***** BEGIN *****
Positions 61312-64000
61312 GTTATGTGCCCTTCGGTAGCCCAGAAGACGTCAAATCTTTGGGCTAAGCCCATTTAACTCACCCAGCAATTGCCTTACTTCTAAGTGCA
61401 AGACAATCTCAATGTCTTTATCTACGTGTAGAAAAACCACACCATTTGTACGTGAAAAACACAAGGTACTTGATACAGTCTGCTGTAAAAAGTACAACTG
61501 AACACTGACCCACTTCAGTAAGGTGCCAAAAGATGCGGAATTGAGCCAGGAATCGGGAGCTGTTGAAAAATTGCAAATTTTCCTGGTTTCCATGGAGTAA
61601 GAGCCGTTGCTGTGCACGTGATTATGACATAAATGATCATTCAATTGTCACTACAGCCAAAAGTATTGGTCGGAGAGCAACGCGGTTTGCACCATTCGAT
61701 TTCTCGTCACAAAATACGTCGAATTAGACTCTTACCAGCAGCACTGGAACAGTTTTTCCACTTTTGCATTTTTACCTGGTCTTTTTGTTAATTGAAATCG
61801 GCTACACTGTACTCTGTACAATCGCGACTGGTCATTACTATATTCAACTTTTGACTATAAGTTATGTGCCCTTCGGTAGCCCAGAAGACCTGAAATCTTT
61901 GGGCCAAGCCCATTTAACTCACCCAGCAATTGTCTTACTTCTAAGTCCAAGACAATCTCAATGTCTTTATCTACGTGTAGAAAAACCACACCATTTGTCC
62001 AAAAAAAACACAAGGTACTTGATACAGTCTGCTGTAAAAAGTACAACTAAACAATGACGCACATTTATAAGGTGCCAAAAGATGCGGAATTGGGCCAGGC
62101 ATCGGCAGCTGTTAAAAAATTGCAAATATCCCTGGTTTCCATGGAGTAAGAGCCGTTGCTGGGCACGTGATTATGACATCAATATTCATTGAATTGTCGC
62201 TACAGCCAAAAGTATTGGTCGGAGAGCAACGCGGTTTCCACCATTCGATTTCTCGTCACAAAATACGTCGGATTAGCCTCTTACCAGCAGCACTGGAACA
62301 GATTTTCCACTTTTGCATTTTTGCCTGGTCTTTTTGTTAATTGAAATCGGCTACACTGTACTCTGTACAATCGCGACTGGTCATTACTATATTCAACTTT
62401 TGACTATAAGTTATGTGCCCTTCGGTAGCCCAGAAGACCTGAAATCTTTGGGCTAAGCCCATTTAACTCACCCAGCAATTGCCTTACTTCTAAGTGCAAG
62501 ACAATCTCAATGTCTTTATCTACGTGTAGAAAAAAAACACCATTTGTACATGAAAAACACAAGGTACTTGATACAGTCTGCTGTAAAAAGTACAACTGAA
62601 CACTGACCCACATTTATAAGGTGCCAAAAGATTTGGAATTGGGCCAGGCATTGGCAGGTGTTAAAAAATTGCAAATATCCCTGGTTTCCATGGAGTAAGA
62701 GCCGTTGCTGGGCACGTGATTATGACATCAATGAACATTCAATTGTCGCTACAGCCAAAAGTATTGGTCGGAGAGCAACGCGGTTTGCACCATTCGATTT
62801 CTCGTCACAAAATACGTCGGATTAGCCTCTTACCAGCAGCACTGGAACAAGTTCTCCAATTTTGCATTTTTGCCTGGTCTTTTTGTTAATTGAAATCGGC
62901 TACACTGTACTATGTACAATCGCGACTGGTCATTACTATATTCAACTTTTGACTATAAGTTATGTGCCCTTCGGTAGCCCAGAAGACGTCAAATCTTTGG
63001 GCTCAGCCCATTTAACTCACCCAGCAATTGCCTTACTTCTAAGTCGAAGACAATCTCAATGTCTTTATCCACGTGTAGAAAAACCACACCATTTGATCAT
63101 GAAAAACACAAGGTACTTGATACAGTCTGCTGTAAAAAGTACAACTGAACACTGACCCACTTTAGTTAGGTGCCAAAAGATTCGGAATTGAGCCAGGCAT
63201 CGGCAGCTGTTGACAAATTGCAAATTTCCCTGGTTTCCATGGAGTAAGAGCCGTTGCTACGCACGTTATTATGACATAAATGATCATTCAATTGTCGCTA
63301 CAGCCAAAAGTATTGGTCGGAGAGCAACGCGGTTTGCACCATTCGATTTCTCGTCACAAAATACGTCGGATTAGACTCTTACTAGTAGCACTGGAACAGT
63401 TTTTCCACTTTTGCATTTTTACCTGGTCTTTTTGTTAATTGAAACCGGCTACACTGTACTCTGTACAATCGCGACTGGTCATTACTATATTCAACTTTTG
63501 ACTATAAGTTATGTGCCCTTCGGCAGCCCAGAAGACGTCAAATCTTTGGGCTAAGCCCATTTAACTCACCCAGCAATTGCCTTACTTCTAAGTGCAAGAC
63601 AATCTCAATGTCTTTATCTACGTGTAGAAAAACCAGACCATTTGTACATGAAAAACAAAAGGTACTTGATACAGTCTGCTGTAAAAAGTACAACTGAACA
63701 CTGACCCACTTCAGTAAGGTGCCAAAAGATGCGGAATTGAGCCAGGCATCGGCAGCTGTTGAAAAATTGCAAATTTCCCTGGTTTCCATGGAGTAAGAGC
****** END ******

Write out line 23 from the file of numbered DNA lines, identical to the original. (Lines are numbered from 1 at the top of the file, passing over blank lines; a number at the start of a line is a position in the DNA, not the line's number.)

63401 TTTTCCACTTTTGCATTTTTACCTGGTCTTTTTGTTAATTGAAACCGGCTACACTGTACTCTGTACAATCGCGACTGGTCATTACTATATTCAACTTTTG